Acculturation in America South
Acculturation had two realms in America South. Slaves lived in their own world where intra-Africa and Africa-Africa America cultural factors play a key role. This is the most complicated realm among the two since their unique affinities and differences among those in Africa and those of Africa descent born in America were negotiated synchronously. This is the most complicated realm among the two since affinities and differences among those in Africa and those of African descent born in America were synchronously negotiated. However, there existed the obvious interaction between the slaveholder and nonslaveholder. Asymmetry of power between the slave and non-slave was conditioned by the dynamics of culture transfer (Harvey, p. 104). During the Cultural transfer, there was no mechanism to establish the strengths and weaknesses of the participating culture in such a situation. Hegemony and subjugation should be considered when analyzing acculturation. The phenomenon of Cultural exchange between African descent and European involved several factors. The degree and the form of contact between the blacks and the whites were dependants on factors such as the number of whites and blacks, the context of urban and rural, climate and topography, nature and plantation.

Culture of Coercion
In the second realm, the White had an advantage over the African. They were physical, psychologically and military powers of coercion with a varying degree of influence that determines the choices of culture among the slaves. What resulted was a system of cultural code of imposition and a culture of coercion from the synthesis of an encounter between European and African Cultural forms. Therefore, the African Americans were involved in poly-cultural rather than syncretism life-styles. In the end, both culture volition and the culture of coercion were simultaneously maintained in areas occupied by whites and other in the slave quarters where the white representative was absent. The culture of coercion dominated how people made expression, intent and what transpired behind the slaves’ participation (Baptist, p. 1620). Even though the slaveholder commanded conformity among the slave, they could not dictate what feeling and the inner person posture.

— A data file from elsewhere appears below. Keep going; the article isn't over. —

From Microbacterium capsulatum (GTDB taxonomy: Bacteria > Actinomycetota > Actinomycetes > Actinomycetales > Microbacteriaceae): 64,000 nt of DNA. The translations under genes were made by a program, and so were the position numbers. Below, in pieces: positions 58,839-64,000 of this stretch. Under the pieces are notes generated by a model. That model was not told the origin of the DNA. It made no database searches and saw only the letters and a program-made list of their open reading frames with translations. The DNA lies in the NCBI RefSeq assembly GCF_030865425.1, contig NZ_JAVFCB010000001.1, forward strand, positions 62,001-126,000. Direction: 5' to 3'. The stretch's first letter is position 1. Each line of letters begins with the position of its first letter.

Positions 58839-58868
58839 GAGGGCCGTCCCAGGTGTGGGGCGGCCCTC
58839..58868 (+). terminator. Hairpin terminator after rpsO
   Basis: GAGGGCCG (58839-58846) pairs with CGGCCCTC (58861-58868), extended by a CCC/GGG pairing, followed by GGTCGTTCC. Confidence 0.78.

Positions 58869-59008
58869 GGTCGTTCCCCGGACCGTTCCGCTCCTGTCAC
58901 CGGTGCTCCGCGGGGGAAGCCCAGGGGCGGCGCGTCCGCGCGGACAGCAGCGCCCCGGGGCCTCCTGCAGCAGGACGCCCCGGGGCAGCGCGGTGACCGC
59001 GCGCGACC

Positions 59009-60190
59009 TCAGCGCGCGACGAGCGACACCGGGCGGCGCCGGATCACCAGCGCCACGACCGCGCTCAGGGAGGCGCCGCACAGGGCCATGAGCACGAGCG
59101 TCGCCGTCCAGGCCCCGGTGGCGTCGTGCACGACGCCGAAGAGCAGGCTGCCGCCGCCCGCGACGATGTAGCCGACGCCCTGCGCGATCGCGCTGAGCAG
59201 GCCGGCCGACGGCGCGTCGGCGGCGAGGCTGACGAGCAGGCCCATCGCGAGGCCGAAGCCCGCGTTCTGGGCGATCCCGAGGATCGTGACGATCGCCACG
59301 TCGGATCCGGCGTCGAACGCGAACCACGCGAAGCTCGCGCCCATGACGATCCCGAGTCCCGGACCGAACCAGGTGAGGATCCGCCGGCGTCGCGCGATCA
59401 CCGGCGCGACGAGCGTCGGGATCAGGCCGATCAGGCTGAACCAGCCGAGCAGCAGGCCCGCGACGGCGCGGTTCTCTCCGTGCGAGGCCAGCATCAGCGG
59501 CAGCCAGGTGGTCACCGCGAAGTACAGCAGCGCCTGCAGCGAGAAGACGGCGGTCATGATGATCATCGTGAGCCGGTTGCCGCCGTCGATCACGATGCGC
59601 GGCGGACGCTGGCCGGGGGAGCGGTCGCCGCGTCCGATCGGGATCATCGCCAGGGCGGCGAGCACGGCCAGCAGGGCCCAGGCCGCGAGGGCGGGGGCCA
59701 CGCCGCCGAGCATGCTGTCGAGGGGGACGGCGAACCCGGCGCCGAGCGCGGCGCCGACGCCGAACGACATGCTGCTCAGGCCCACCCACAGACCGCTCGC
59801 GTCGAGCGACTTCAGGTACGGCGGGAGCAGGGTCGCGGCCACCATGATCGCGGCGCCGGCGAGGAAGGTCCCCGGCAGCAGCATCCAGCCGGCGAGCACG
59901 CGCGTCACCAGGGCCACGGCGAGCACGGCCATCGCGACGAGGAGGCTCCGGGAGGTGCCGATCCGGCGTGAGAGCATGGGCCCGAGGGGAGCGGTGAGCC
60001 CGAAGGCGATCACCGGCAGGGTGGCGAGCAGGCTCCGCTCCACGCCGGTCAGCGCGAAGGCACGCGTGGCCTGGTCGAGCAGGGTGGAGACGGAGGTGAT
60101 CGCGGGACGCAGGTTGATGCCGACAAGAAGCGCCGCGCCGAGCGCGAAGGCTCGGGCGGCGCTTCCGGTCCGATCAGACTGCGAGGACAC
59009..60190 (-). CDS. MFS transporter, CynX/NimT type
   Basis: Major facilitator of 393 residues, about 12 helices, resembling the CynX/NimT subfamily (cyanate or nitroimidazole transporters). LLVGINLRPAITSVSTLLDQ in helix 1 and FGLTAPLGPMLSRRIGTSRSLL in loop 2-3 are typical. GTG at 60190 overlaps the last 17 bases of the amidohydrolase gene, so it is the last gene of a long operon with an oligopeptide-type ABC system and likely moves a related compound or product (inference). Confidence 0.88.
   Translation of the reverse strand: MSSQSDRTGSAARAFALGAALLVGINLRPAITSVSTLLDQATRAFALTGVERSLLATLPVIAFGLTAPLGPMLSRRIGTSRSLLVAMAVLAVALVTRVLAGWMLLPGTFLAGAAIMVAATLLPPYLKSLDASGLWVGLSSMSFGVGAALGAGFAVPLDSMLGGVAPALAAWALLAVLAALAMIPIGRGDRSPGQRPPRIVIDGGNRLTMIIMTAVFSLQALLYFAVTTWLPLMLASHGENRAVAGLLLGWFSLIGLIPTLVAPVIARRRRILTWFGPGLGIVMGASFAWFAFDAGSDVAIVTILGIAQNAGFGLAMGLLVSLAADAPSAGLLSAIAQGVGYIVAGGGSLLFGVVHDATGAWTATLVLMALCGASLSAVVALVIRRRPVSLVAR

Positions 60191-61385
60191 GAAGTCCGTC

The volatile realm of acculturation can be enhanced through the synthesis which best characterizes the activities. Sufficient evidence shows that Art, folklore, language, music and social structure enable the African descent to select carefully various cultural elements, both combination of African and European creative and innovative cultures. It also provided a consistent and viable culture that has the ability to adapt and change when exposed to external forces. The slave community made deliberate cultural choices within the volatile realm. They borrowed what was good for them from the external community, and made an improvement on existing commonalities of African cultures. African American collective was involved in a movement that condemned race and ethnicity as the primary criterion of inclusion.

Gomez in his book argues in his book “Exchanging our country marks” that Africans had to exchange their “ethnic” with other ideas of race and class in the modern African-American community which was built on a solid foundation of “ethnic” privilege and difference. It is all about how African people moved from ethnicity to race. There was a demand of certain “ethnicities” that had a privilege to work on easier assignment as domestic and tradesmen in colonial and antebellum societies. Other “ethnicities” were sent to work in the field, which caused division those who did easier and those who were sent to work in the field. Those who did easier assignment emerged as a privileged class of black elite who were less interested with embracing their “African” past.

Works cited
Baptist, Edward E. “”Cuffy,””fancy maids,” and “one-eyed men”: rape, commodification, and the domestic slave trade in the United States.” The American Historical Review 106.5 (2001): 1619-1650.
Gomez, Michael Angelo. Exchanging our country marks: The transformation of African identities in the colonial and antebellum South. Univ of North Carolina Press, 1998.
Gomez, Michael Angelo. Exchanging our country marks: The transformation of African identities in the colonial and antebellum South. Univ of North Carolina Press, 1998.
Harvey, Mark. “Coercive Capitalisms: Politico-economies of Slavery, Indentured Labour and Debt Peonage.” Inequality and Democratic Egalitarianism. Manchester University Press, 2018.
Spady, James O’Neil. “Power and confession: on the credibility of the earliest reports of the Denmark Vesey slave conspiracy.” The William and Mary Quarterly 68.2 (2011): 287-304.